Spread across two days the WorldPost Future of Work conference presented a handful of the most successful leaders from forward thinking organisations, policy makers, professors and journalists. Together they discussed issues concerning the work place in a highly digital world. The talks involved a variety of panel debates from the rise of A.I., new approaches to motivating staff, the future of employment and education, and the geo-technological landscape thus far, to name a few.
The conference kicked off on Thursday March 5 at the grand Lancaster House in Mayfair. Limited to 200 invite-only participants, power suits and big players rubbed shoulders whilst young and aspiring enterpreneurs rushed around seeking the best advice from esteemed individuals they’d only dream of meeting.
An introduction speech was led by the conference’s organizers; Arianna Huffington, President of The Huffington Post, Nicolas Berggruen, Founder of the Berggruen Institute, and Nathan Gardens, Editor-in-Chief of The WorldPost. Broadcaster and journalist Emily Maitlis moderated the conference.
The first speaker Andrew McAfee, associate director of the Center for Digital Business at the MIT, gave an engaging talk on the Rise of the Machines. He proposed a five-part solution to his theory of The Great Uncoupling between historical living standards and company profits, which he called the E-I-E-I-O approach. In his insightful graph he presents data that suggests that as technology has evolved, wages have dropped. (Have a look in the video below.)
In the session ‘Boom not Doom: Ensuring the Future is Defined by Opportunity’ Amy Rosen, board member of the Network for Teaching Entrepreneurship (NFTE), stated that we were still at an early stage of understanding start-ups and called for governments to think about how they could make people want to start their own businesses and become job creators through fairer government policies.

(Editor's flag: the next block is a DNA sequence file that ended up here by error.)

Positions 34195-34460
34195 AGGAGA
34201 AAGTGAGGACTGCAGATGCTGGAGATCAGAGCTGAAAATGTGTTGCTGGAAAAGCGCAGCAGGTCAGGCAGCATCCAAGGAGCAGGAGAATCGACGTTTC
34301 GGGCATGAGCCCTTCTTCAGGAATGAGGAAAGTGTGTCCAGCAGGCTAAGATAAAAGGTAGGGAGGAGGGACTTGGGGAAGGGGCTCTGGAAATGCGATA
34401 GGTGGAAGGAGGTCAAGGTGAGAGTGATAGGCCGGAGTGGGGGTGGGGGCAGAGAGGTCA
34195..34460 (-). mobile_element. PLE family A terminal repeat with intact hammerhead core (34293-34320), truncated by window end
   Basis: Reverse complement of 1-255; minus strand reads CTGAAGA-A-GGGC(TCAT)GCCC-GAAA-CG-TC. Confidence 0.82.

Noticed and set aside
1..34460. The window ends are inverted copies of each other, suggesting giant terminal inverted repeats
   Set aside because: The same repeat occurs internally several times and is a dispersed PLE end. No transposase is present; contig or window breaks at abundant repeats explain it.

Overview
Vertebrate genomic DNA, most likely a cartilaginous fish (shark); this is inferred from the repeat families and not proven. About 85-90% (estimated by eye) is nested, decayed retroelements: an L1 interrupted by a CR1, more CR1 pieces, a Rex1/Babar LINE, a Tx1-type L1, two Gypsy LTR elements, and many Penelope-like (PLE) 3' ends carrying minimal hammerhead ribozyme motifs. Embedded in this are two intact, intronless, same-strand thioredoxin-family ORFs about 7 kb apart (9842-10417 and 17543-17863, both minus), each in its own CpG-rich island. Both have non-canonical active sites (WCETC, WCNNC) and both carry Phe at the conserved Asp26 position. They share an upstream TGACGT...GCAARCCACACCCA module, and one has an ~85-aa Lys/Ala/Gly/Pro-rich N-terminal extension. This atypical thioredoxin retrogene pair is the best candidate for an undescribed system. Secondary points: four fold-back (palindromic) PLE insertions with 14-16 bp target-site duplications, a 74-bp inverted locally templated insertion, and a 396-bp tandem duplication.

To strengthen her argument David Gergen, Co-Director for the Center for Public Leadership, mentioned that, ‘in the US a third of the workforce are freelancers’ and predicted that this will increase to 40% by 2020.
More interesting theories were explored by Jeremy Rifkin, president of the Foundation on Economic Trends, who shared his ideas of the Third Revolution which he claims we are shifting towards. He said, ‘the lowest marginal cost of the Internet of Things means many commodities will soon be free and available to everyone,’ and that it is driven by a near zero marginal cost society.
Eric Schmidt, executive chairman of Google, addressed some of the ills of technology including ISIS, which exploits the web, particularly Youtube, to radicalize and recruit new members. He also gave socially good examples of the internet such as Kenyan schools that turn to Google for knowledge as they lack proper textbooks. He asked leaders to stop reverting to the rhetoric that certain knowledge was for ‘elites written for the elites’ and reminded us that one of the great accomplishments of the internet was eliminating a social divide for access to knowledge. A poor family in Kenya is ‘just as smart’ as an internet user in an affluent society.
Unfortunately I am unable to cover all talks that took place on the first day here but more information can be found here. Part II tomorrow.
I would like to thank Creative Access for the opportunity to attend such a fascinating event.